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Ingestible Origami Robot Successfully Removes Button Battery Stuck to Wall of Stimulated Stomach

May 13, 2016 07:57 AM EDT
The new robot consists of two layers of structural material sandwiching a material that shrinks when heated. A pattern of slits in the outer layers determines how the robot will fold when the middle layer contracts.

(Photo : Melanie Gonick/MIT)

Researchers at Massachusetts Institute of Technology (MIT), the University of Sheffield, and the Tokyo Institute of Technology have developed a tiny origami robot that can be ingested and deployed in the stomach to perform internal surgeries, such as the removal of button battery stuck to the wall of the stomach or patching internal wounds.

"It's really exciting to see our small origami robots doing something with potential important applications to health care," said Daniela Rus, the Andrew and Erna Viterbi Professor in MIT's Department of Electrical Engineering and Computer Science, in a statement.

"For applications inside the body, we need a small, controllable, untethered robot system. It's really difficult to control and place a robot inside the body if the robot is attached to a tether," added Rus.

For their new unfolding robot, the researchers designed it to be a rectangular robot with accordion folds perpendicular to its long axis and pinched corners that act as points of traction. They also attached a permanent magnet in the center of one of the forward accordion folds.

The accordion-like folds of the miniature robot make it possible to be compressed into a capsule for swallowing. The robot will start to unfold as the capsule dissolves.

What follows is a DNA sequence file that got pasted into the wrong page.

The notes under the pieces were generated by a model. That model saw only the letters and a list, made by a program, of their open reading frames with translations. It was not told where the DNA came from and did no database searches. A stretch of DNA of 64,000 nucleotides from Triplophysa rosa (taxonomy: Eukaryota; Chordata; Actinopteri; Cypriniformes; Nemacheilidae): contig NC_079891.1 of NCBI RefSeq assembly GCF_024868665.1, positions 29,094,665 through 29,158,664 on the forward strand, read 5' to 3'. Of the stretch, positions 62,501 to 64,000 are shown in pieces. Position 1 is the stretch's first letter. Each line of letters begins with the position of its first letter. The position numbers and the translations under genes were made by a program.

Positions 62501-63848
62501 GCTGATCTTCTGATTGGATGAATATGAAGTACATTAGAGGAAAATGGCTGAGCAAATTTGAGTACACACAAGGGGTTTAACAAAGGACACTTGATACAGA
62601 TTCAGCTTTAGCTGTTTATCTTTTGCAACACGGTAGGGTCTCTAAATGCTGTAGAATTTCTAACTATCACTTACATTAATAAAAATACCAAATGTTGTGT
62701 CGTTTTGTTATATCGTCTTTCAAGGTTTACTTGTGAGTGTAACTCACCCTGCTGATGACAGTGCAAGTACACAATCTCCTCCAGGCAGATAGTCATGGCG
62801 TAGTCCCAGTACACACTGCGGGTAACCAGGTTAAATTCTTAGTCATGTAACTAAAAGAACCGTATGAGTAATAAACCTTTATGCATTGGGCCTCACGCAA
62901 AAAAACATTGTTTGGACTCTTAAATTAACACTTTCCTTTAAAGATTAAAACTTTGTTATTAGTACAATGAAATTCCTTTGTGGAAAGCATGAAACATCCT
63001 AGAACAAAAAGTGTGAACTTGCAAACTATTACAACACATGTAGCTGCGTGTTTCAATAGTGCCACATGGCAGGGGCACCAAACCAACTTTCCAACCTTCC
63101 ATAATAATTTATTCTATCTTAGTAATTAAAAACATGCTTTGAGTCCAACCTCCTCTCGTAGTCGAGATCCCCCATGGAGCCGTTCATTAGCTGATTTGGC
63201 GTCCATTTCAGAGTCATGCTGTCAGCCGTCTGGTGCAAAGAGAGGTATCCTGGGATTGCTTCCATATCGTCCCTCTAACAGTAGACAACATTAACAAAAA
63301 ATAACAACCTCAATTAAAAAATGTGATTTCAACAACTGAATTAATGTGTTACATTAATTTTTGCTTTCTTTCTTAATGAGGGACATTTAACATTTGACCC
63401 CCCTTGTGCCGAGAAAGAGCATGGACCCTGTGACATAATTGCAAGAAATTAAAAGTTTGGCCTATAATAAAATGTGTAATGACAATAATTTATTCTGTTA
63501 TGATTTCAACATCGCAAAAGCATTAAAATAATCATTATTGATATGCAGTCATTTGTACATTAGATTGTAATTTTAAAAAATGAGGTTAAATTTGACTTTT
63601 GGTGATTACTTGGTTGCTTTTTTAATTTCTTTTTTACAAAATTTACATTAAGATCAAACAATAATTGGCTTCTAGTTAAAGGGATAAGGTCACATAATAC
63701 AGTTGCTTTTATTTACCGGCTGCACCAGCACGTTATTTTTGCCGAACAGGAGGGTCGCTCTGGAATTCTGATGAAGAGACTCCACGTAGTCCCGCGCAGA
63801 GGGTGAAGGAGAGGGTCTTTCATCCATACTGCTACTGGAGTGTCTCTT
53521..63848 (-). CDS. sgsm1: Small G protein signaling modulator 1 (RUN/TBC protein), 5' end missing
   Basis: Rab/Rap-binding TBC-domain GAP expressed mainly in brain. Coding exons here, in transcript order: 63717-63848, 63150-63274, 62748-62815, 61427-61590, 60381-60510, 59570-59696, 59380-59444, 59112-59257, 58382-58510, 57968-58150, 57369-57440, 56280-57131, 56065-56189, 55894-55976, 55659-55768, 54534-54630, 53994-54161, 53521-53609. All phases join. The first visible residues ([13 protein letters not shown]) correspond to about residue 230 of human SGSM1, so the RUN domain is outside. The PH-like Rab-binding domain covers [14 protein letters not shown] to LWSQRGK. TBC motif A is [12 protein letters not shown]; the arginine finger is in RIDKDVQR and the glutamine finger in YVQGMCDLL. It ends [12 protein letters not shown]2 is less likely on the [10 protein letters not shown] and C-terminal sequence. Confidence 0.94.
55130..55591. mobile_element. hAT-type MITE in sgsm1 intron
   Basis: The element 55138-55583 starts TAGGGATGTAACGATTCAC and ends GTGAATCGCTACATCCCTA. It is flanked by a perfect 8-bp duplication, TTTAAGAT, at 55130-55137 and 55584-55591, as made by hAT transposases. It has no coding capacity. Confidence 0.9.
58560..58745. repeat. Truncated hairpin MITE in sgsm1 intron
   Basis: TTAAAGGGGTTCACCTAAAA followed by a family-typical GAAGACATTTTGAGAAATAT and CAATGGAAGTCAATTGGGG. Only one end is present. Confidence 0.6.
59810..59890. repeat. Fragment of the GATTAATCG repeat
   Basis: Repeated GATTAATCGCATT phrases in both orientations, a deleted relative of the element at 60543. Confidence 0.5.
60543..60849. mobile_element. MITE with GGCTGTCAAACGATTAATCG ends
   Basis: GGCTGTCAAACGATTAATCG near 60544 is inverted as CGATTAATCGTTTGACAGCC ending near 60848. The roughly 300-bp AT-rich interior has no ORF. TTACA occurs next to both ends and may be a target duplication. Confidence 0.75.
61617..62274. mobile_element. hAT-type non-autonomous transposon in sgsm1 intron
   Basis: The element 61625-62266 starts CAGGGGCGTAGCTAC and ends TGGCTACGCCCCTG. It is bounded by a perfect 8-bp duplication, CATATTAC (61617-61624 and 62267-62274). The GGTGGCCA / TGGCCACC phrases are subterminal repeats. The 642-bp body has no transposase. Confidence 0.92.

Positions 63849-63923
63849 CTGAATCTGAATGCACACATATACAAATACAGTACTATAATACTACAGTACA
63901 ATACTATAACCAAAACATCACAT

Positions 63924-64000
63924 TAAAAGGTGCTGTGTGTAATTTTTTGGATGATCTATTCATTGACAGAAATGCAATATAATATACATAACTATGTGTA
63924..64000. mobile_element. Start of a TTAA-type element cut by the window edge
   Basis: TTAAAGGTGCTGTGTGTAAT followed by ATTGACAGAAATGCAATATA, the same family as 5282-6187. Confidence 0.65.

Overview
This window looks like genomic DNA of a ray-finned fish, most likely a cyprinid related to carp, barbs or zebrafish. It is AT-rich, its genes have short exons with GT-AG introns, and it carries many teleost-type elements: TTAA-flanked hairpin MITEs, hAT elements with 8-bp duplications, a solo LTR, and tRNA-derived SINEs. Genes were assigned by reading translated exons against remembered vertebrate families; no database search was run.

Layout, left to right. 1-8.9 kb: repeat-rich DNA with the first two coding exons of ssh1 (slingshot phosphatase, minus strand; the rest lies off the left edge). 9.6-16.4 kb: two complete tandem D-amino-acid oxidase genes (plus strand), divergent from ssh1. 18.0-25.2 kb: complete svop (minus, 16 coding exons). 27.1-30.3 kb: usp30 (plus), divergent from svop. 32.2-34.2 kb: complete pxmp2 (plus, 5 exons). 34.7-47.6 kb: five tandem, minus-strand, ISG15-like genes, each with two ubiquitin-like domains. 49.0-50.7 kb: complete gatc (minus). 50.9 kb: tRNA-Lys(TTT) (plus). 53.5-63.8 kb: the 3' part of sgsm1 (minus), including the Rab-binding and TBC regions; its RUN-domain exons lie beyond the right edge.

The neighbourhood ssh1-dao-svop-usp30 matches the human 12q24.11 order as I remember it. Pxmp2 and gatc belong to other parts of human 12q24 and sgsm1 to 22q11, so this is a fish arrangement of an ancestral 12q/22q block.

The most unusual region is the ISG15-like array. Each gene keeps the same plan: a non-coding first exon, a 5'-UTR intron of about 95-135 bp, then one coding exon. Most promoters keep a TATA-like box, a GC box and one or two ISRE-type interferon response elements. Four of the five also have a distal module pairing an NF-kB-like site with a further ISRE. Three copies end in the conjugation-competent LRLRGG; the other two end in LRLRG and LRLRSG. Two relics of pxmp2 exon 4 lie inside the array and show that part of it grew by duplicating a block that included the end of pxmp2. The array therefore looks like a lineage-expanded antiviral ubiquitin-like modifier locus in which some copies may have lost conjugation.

For the robot's mobility inside the stomach, researchers use changing magnetic fields outside the body to control the robot with the help of the mounted magnet. The robot also doesn't rely that much on stick-slip motion.

 "In our calculation, 20 percent of forward motion is by propelling water -- thrust -- and 80 percent is by stick-slip motion," said first author Shuhei Miyashita, who was a postdoc at CSAIL when the work was done and is now a lecturer in electronics at the University of York, in England, in a press release.

"In this regard, we actively introduced and applied the concept and characteristics of the fin to the body design, which you can see in the relatively flat design."

The researchers tested their new unfolding origami robot in a simulated stomach made from silicone rubber and is filled with water and lemon juice to mimic the acidic fluids in the stomach.

In their experiment, the capsule successfully dissolves in the mixture, releasing the unfolding origami robot. With the use of the mounted magnet in the robot, it was able to to remove a button battery stuck to the stomach wall.

The researchers noted that the robot may soon play a significant role in the health care industry, especially in the removal of swallowed button batteries and the treatment of consequent wounds.

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